Today is my birthday. It’s also the 3-year anniversary of my first blog post, “My 39th birthday…” Over the past few months, I’ve started to re-read many of these old blog posts, and sometimes I am downright shocked at the degree of openness I put out there, right in the beginning. So as I thought about my birthday this year, I decided to re-read this part of that post from three years ago:
Here’s the thing – it’s not that I feel insecure in the same way I did at age 21, worried about how my hair looked or whether I was wearing the right jeans or drinking the right beer. Those sorts of silly issues faded just by mere fact of growing older. It’s that when I was with him, I felt so secure in who I was. I felt so secure that he loved me. I felt so secure that we were a thing – Shawn and Marjorie, Marjorie and Shawn. I felt so secure in who I was as a person, as a partner.
Now, I don’t feel that. Instead, I feel quite insecure, which is honestly a feeling I can’t say I’ve had often in my adult life.
I’ve heard that people who lose an arm or a leg are often left feeling phantom limbs where none remains. In many ways, that’s how I feel now. It’s like this part of me is gone. I don’t mean it’s like a part of Shawn is gone – I know he’s not here. What I mean is that part of what made me who I am – happy-go-lucky and confident – that part has been replaced by something else that makes me more nervous and less sure about myself. And a lot more anxious.
I know things will get better, or at least that’s what I’ve been told a thousand times. I know part of the reason they will get better is because I have wonderful friends around me, many of whom cried alongside me at that dinner table. I know my kids will get older and write me cards on my birthday that I don’t have to ask them to write. I know I will regain some of that security as I find my footing in this new world of mine. But we will not be Shawn and Marjorie, Marjorie and Shawn. That person is forever frozen at age 38, singing karaoke with her head thrown back and her husband holding her hand.
God, I remember writing that. It was painful. I couldn’t even really think about the future or anything other than losing Shawn.
But what I really see in that post is how much my identity and my sense of self worth was tied up in my marriage. I didn’t feel like myself in those early days of grief, and moreover, I didn’t feel like I knew who I was without Shawn by my side.
Let me be clear here – we did not have a co-dependent relationship. I did plenty of things on my own, and I had my own life, separate from him. But I still felt so lost without him.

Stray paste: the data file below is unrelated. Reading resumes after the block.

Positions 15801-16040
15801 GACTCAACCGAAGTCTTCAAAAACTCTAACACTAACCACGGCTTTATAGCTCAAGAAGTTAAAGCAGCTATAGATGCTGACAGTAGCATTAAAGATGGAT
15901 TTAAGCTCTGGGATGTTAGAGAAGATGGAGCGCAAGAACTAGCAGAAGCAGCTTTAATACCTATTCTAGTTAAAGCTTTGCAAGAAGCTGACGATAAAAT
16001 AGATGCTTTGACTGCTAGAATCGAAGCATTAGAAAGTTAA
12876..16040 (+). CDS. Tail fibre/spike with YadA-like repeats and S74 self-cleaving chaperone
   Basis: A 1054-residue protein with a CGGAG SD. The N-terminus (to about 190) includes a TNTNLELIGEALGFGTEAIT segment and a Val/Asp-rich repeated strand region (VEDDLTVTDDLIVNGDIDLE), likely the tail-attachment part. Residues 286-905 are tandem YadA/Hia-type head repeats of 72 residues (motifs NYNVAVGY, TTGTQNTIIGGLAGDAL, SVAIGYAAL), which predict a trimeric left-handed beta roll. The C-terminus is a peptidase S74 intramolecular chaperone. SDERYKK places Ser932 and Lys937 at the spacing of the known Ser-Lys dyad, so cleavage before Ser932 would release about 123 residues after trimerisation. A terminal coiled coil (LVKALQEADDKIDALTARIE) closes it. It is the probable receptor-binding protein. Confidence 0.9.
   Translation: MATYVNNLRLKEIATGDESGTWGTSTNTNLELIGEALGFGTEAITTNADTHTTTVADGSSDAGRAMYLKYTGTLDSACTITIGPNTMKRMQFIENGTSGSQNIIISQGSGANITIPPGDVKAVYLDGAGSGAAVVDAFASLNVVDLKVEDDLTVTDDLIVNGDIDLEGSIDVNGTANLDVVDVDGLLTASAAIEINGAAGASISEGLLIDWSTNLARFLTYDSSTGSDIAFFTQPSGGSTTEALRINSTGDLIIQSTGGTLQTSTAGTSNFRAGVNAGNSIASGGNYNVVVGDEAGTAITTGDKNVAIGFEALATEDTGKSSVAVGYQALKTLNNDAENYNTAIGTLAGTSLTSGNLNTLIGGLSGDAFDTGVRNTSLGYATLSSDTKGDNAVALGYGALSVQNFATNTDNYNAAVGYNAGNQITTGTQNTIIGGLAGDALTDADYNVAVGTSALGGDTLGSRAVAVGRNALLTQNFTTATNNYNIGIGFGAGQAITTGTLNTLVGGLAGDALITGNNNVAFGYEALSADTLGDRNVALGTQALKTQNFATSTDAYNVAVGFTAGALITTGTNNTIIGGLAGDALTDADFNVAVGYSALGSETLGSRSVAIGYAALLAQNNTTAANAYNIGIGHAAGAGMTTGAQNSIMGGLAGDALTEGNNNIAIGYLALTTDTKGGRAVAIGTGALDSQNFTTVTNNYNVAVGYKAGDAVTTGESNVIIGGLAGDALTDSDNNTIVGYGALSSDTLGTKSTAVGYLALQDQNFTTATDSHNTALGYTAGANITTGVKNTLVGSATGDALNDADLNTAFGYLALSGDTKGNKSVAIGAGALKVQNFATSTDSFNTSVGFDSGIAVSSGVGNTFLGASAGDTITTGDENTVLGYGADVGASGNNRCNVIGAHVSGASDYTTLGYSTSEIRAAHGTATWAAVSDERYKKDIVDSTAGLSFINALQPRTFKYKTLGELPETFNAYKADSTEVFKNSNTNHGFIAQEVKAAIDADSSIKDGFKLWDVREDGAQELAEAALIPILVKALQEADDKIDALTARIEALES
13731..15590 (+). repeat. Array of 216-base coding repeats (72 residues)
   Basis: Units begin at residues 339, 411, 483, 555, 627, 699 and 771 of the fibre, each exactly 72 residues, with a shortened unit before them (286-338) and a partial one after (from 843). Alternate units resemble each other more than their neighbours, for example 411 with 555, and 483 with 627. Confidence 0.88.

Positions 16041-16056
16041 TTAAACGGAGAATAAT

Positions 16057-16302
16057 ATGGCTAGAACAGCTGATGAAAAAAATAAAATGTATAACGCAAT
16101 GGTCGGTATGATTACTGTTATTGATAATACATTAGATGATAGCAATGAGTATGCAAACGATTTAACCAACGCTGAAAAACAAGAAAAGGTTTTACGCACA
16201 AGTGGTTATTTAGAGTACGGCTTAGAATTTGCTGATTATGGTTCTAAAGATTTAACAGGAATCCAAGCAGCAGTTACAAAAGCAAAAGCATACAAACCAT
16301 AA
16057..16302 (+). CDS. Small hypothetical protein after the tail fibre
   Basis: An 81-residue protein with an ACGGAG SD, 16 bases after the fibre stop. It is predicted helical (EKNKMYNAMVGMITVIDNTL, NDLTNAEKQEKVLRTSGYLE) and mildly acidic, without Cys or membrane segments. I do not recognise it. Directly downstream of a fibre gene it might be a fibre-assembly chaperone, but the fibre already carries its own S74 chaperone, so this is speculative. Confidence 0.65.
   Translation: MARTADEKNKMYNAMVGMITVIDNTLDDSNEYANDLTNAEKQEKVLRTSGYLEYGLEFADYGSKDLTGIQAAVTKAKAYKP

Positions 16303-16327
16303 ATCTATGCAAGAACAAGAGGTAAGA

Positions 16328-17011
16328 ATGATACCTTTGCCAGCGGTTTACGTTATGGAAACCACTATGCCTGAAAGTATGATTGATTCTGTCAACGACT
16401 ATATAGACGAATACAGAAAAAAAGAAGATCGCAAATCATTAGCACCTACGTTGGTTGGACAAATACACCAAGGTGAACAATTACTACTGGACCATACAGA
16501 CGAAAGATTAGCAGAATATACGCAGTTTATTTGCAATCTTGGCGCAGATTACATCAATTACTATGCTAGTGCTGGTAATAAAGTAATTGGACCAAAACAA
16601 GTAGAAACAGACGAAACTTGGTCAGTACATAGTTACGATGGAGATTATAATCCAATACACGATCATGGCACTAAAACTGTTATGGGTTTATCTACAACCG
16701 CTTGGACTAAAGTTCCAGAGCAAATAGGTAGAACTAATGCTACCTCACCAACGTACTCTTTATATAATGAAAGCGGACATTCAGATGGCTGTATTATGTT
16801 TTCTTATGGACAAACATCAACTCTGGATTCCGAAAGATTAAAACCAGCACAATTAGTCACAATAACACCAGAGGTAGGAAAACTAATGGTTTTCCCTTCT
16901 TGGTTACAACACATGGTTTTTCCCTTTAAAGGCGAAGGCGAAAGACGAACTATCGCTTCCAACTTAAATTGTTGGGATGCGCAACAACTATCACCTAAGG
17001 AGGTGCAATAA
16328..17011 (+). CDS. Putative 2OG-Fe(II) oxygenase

I mean, of course I did! He had just died. I had just become a widow. I felt like I was constantly underwater, and really, I was still at least partially in shock.
I could see that things would get better someday. I could understand, at least intellectually, that my kids would get bigger and that some of the daily parts of my life would get easier. I just couldn’t imagine that I’d ever find the kind of security in my identity again, without Shawn.
For a long time, there was a big part of me that thought I’d find that security in another man. (I know! I’m an empowered woman living in the 21st century, and yet I felt that way. I’m not proud of it, but since I am honest on this blog, there it is.) I thought if I found a new love story, it could give me the same security I once had.
But slowly – very, very slowly – I began to realize that I was going to have to find my footing and my sense of self without relying on anyone else. I’m sure there are plenty of women who do this without losing a partner, but for me, it took Shawn’s death to force me to figure out who I was going to be in this world. I don’t mean that my core personality changed. I’m still pretty happy-go-lucky and decently confident. I mean that I was forced to find some peace with who I was, separate from anyone else.
I’m not saying this was smooth or that I am now a fully confident woman independent from all other humans in this world. That’s just not true. I am proud of the relationships I kept and those that I built, and damn I’m so in love with Chris.
But I am different than I was three years ago. Yes, I’ve got a lot less anxiety and I feel a sense of security about who I am. And yes, I feel secure with Chris, but I don’t feel secure because of Chris. I had to get to a point where I didn’t need anyone to rescue me before I could embark on a truly deep relationship like the one I have with Chris. Also, to be clear, I certainly have moments of insecurity in many areas of my life (parenting, teaching, writing, etc.) so I’m not immune to feeling insecure. It’s just not often the way I feel anymore.
I am grateful that I’m celebrating my 42nd birthday, and I’ll feel grateful every year that I get to live on this planet. Maybe that’s where the security comes from now: from the understanding that life can be unpredictable, but that even thrown a horrible circumstance, I will be able to get back up, and stand on two feet.